While I'm not a prolific wildlife photographer, I either lack the patience or monetary funds to give it its proper due, I do capture the occasional image. Some of my wildlife images are made through actual planning and hard work, but I'd say the majority come through luck while pursuing landscapes; this image is one of those occasions.
In preparation for the 2nd revision of my Colorado Fall Colors eGuide I made a visit to Alberta Falls in Rocky Mountain National Park. I had visited the falls in previous summers and while I noticed a few aspens, it didn't seem like a hot autumn spot. I was actually convinced by a friend to give it a shot and we met in the park with plans to photograph the falls followed by Bear Lake.
Alberta Falls is a short hike and soon after leaving the trailhead we came upon the stunning scene of a trail winding through golden aspens next to a thundering waterfall. We spent the next hour or so photographing the location with the best spot actually being above and looking down the falls, towards the small grove of aspens below. With a new location wrapped up we repacked our gear and headed for the car.
As we hiked up the last steep ascent to the parking lot we were again immersed in a grove of aspens. Suddenly, I heard a loud bugle to my right, and I turned to see a large bull elk calling to its small harem. As I said before, I'm not typically prepared for wildlife photography but in this case I had two factors working in my favor. The first was I had recently bought a chest pack for my F-Stop bag, allowing me to hike with my camera easily accessible and ready. The primary reason behind this was actually to facilitate taking more photos as the hassle of removing my gear would sometimes stop me from photographing a less striking scene (I know, lazy right?).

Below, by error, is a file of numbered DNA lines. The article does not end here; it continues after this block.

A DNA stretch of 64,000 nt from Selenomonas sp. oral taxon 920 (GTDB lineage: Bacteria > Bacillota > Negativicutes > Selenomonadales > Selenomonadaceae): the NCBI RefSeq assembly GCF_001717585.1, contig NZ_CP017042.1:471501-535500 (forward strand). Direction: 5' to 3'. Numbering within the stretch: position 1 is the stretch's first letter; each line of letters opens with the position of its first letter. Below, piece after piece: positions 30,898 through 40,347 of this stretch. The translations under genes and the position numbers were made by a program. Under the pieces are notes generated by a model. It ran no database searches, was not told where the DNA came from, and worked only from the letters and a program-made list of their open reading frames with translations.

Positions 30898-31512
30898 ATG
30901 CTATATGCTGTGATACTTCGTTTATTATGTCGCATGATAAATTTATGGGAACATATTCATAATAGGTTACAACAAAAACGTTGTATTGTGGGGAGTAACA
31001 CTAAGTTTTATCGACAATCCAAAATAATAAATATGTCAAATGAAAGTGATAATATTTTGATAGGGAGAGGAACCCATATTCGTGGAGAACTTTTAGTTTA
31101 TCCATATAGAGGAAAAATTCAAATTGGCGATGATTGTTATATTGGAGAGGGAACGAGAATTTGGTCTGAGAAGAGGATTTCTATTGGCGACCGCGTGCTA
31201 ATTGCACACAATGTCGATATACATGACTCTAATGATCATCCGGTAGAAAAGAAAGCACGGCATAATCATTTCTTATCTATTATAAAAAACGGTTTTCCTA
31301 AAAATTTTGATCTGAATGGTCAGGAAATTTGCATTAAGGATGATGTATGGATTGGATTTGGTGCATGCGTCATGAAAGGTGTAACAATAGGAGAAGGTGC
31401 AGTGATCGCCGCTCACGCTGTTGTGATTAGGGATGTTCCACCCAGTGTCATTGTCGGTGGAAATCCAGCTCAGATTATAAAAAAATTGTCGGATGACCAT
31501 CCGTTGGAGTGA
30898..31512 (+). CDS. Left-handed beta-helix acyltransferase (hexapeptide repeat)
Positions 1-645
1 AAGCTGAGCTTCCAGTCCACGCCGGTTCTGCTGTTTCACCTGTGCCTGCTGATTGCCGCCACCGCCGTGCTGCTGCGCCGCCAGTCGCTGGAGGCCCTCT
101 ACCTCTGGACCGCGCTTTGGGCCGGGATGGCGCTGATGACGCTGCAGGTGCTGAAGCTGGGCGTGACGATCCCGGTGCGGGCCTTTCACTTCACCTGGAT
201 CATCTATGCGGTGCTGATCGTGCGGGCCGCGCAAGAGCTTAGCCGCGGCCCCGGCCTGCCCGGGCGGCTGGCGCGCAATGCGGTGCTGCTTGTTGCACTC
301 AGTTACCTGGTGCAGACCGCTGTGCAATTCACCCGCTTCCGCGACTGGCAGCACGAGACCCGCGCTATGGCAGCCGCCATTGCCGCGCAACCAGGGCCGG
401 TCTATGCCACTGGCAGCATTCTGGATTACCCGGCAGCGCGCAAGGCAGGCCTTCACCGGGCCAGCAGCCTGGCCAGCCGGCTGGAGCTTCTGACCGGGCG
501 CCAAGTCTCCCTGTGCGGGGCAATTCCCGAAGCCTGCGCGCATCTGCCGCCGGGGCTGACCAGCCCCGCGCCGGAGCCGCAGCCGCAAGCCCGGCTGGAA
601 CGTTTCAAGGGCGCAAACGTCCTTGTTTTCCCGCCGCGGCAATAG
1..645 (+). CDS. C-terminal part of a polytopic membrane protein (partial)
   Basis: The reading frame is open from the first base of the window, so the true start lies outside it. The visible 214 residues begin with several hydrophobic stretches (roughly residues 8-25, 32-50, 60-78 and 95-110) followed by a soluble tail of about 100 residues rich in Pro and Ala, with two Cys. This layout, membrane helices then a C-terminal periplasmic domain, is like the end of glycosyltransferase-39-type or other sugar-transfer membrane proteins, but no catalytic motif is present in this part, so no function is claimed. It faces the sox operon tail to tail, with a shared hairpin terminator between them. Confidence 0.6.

The second factor working in my favor was that the bull was not only really close, he was close enough to get a good frame with the 24-70mm lens already on my camera. I quickly whipped out my camera, boosted the ISO, dropped my aperture, and manually focused for accuracy in the dense forest. This is where knowing your camera well can really help, because as soon as I took a few shots, the bull moved out of the trees and into the much less photogenic parking lot. Unfortunately, my friend wasn't able to get to his camera in enough time and missed the opportunity. While my skills definitely helped on this adventure, it was mostly the luck of happening upon the elk at the right time with the right gear ready. I still hike and backpack with my chest pack despite the occasional annoyance at wearing it, the lessons of that experience continually earned.